Do you and your students want to help protect the Great Barrier Reef and other important marine environments for the future?
The Great Barrier Reef Marine Park Authority is offering schools throughout Australia the opportunity to be involved in an exciting and innovative educational program. The Reef Guardian Schools Program encourages schools to commit to the protection and conservation of the world heritage listed Great Barrier Reef.
All schools in Australia, no matter where they're located, can have some impact on the Great Barrier Reef and other coral reefs around the world. Marine ecosystems are all connected in some way, so even if your school is thousands of kilometres from the Great Barrier Reef learning to live, work and play in a sustainable way will help to protect your local waterways and the Great Barrier Reef.
Reef Guardian Schools help to protect the Reef by promoting their ideas, initiatives and activities to communities to encourage all people to "do their bit to look after it!"
By being involved, your school will have a range of new ideas, opportunities and resources for teaching activities at your fingertips. The Program focuses on the areas of:
The Reef Guardian Schools Program is recognised throughout Queensland as one of the leading environmental education programs.
If your school is up to the challenge, register now!!
Sixty three students and 15 teachers from 13 schools in the Cassowary Coast region joined together for the Cassowary Coast Reef Guardian School Future Leaders Eco Challenge.
The theme of the 2012 FLEC was "Inshore Great Barrier Reef: Bursting with Biodiversity". The students and teachers participated in 3 activities during the day.
Students from Reef Guardian Schools in Ingham and Cardwell are being enlisted to protect plants, animals and habitats near the shoreline of the Great Barrier Reef Marine Park.
More than 45 students from four schools will take part in the day-long Great Barrier Reef Marine Park Authority's 2012 Future Leaders Eco Challenge which includes hands-on activities and field trips.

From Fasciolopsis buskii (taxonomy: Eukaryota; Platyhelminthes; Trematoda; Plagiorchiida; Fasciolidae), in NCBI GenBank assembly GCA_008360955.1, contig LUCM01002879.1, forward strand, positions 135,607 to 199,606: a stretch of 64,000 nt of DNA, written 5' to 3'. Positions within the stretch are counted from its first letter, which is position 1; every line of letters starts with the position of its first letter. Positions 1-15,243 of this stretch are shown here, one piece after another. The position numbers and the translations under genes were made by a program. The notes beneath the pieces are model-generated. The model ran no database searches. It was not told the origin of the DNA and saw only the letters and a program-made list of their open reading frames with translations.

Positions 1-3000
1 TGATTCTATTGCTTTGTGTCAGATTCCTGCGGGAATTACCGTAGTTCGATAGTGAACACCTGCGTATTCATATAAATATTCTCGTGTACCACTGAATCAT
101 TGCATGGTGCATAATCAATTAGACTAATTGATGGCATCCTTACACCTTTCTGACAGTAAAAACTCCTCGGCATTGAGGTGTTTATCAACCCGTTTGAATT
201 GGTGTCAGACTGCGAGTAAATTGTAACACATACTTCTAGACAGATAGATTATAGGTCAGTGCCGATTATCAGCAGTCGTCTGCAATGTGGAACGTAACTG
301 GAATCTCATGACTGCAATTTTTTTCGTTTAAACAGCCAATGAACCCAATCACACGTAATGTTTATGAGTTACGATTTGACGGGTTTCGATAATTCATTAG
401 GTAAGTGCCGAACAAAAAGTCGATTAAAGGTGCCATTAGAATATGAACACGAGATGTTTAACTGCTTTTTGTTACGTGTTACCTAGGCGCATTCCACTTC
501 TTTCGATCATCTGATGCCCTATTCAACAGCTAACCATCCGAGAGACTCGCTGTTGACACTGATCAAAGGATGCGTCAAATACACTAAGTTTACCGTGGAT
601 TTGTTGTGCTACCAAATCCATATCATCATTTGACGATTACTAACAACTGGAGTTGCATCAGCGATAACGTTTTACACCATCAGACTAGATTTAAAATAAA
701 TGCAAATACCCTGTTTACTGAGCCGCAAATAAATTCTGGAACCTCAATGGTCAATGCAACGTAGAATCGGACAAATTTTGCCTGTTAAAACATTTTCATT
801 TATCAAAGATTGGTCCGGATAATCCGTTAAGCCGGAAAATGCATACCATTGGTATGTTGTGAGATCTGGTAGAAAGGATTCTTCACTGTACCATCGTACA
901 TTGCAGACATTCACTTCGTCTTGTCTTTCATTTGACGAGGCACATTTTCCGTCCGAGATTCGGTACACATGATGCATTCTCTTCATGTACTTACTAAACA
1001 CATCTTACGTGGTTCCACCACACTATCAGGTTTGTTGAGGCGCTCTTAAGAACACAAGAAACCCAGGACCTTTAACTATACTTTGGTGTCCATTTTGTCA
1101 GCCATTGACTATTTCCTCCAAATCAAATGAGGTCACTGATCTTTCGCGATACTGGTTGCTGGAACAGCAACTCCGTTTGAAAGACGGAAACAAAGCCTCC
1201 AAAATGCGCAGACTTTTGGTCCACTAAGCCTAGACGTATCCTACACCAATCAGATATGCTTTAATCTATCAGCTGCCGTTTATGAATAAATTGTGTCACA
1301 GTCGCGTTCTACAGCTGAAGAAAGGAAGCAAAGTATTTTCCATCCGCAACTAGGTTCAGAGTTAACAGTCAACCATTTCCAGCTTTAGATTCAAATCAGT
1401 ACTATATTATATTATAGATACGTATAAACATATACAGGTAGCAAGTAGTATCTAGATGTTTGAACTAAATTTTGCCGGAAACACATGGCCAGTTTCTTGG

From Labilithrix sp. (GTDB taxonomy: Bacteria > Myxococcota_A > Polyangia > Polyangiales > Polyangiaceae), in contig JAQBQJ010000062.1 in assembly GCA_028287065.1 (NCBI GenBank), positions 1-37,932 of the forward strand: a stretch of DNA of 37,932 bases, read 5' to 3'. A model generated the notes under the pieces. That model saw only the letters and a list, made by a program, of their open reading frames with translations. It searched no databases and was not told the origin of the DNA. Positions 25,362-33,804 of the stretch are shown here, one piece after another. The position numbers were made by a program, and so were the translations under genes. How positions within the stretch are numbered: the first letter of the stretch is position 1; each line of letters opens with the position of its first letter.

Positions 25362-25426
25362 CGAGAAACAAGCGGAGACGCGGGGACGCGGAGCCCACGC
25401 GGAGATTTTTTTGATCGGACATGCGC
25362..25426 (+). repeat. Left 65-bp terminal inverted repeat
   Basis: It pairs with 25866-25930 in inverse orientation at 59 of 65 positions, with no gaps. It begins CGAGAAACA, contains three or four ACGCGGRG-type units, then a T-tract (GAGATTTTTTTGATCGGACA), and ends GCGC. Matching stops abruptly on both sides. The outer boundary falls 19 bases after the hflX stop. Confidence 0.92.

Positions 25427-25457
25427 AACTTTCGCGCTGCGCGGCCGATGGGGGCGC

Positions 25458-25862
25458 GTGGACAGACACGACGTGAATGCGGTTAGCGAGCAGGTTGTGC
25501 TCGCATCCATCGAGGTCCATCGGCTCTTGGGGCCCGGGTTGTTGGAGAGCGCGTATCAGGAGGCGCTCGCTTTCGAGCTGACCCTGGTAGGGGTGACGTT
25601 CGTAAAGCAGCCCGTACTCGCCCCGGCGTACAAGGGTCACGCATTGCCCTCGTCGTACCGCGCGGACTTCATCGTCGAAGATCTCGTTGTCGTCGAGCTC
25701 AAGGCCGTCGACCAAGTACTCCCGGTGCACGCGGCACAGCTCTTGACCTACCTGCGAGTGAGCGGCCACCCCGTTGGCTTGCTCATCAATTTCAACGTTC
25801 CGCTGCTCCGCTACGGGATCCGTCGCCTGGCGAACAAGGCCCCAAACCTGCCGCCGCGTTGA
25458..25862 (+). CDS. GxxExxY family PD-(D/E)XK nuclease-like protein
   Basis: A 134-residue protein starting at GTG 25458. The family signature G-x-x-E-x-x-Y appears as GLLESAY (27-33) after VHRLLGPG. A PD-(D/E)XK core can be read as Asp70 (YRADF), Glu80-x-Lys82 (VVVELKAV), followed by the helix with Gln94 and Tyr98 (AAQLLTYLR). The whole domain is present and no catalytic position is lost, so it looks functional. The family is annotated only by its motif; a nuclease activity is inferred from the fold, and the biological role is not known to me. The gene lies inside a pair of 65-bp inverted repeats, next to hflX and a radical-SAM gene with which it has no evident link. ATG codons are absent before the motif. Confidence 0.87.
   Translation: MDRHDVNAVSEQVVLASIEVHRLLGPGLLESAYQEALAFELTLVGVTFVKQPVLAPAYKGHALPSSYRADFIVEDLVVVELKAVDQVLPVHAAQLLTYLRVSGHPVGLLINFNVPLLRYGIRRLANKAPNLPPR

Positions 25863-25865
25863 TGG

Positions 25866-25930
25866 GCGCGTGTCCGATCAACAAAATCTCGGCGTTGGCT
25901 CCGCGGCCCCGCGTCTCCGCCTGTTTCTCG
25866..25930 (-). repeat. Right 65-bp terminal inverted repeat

On Wednesday 7 September 2011, students from Six Reef Guardian Schools from the Cassowary Coast Region joined together to do a clean up in the area of Rotary Park and the adjacent Wongaling beach as part of their 2011 Future Leaders Eco Challenge (FLEC).
In school terms three and four of 2009, the Great Barrier Reef Marine Park Authority (GBRMPA) delivered 14 student environmental learning events across the State. These events, called the Future Leaders Eco Challenge (FLEC), were delivered in partnership with regional stakeholders, environmental agencies and groups.
The Future Leaders Eco Challenge is a series of annual events organised by the GBRMPA for Reef Guardian Schools across the State. Reef Guardian Schools have made a commitment to implement sustainability practices into their schools and work with their communities to look after their local environment. Currently there are over 200 Reef Guardian Schools across Queensland.
Each year all Reef Guardian Schools are invited to participate in their local FLEC. This year 88 schools participated in 14 FLECs held across the State. The FLECs, entitled "Kids Combating Climate Change", were mostly in the form of 'travelling roadshows' where the students participated in a number of different hands-on environmental activities in different locations. Activities included tree planting, water quality monitoring, macro-invertebrate sampling, environmental arts and beach clean ups.
FLECs in 2009 were held in Ayr, Gympie, Bundaberg, Gladstone, Yeppoon, Mackay, Whitsundays, Townsville, Bowen, Port Douglas, Cairns, Cooktown, Tully and Innisfail. Almost 500 students and teachers participated, together with over 30 stakeholder groups across the State.
Click here to download the FLEC 2009 Report.
On Friday the 16th of October, students from the Reef Guardian Schools in the Cape York area joined together to clean up the North Shore of Cooktown as part of the Great Barrier Reef Marine Park Authority's Reef Guardian School's Future Leaders Eco Challenge day.